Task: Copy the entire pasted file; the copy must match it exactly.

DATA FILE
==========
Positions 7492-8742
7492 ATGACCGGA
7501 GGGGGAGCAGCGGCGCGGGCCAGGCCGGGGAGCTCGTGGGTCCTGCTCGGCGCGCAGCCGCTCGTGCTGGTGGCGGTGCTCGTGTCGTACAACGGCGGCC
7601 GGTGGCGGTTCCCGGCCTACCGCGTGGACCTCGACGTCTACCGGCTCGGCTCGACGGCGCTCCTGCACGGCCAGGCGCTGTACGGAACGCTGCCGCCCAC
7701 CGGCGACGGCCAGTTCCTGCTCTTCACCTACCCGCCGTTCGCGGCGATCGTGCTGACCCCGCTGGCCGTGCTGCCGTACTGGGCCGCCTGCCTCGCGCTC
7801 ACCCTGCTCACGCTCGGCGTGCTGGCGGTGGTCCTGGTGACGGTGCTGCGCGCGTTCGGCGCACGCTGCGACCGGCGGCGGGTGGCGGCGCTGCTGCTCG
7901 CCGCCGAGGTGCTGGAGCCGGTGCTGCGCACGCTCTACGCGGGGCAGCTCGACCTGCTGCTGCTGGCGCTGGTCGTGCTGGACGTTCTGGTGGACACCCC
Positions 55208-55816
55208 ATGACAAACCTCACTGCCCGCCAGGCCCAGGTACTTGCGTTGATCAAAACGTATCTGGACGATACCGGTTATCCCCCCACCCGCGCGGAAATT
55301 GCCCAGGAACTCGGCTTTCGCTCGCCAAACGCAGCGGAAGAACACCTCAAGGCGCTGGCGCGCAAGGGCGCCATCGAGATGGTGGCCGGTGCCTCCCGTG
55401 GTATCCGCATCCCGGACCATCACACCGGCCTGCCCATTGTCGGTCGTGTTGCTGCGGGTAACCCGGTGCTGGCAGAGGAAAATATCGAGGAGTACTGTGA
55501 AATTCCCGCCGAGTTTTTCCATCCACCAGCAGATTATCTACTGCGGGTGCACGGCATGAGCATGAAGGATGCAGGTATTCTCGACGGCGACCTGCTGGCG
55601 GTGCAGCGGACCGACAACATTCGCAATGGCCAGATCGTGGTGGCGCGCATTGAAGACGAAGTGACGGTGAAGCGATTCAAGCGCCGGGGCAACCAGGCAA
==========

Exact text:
Positions 7492-8742
7492 ATGACCGGA
7501 GGGGGAGCAGCGGCGCGGGCCAGGCCGGGGAGCTCGTGGGTCCTGCTCGGCGCGCAGCCGCTCGTGCTGGTGGCGGTGCTCGTGTCGTACAACGGCGGCC
7601 GGTGGCGGTTCCCGGCCTACCGCGTGGACCTCGACGTCTACCGGCTCGGCTCGACGGCGCTCCTGCACGGCCAGGCGCTGTACGGAACGCTGCCGCCCAC
7701 CGGCGACGGCCAGTTCCTGCTCTTCACCTACCCGCCGTTCGCGGCGATCGTGCTGACCCCGCTGGCCGTGCTGCCGTACTGGGCCGCCTGCCTCGCGCTC
7801 ACCCTGCTCACGCTCGGCGTGCTGGCGGTGGTCCTGGTGACGGTGCTGCGCGCGTTCGGCGCACGCTGCGACCGGCGGCGGGTGGCGGCGCTGCTGCTCG
7901 CCGCCGAGGTGCTGGAGCCGGTGCTGCGCACGCTCTACGCGGGGCAGCTCGACCTGCTGCTGCTGGCGCTGGTCGTGCTGGACGTTCTGGTGGACACCCC
Positions 55208-55816
55208 ATGACAAACCTCACTGCCCGCCAGGCCCAGGTACTTGCGTTGATCAAAACGTATCTGGACGATACCGGTTATCCCCCCACCCGCGCGGAAATT
55301 GCCCAGGAACTCGGCTTTCGCTCGCCAAACGCAGCGGAAGAACACCTCAAGGCGCTGGCGCGCAAGGGCGCCATCGAGATGGTGGCCGGTGCCTCCCGTG
55401 GTATCCGCATCCCGGACCATCACACCGGCCTGCCCATTGTCGGTCGTGTTGCTGCGGGTAACCCGGTGCTGGCAGAGGAAAATATCGAGGAGTACTGTGA
55501 AATTCCCGCCGAGTTTTTCCATCCACCAGCAGATTATCTACTGCGGGTGCACGGCATGAGCATGAAGGATGCAGGTATTCTCGACGGCGACCTGCTGGCG
55601 GTGCAGCGGACCGACAACATTCGCAATGGCCAGATCGTGGTGGCGCGCATTGAAGACGAAGTGACGGTGAAGCGATTCAAGCGCCGGGGCAACCAGGCAA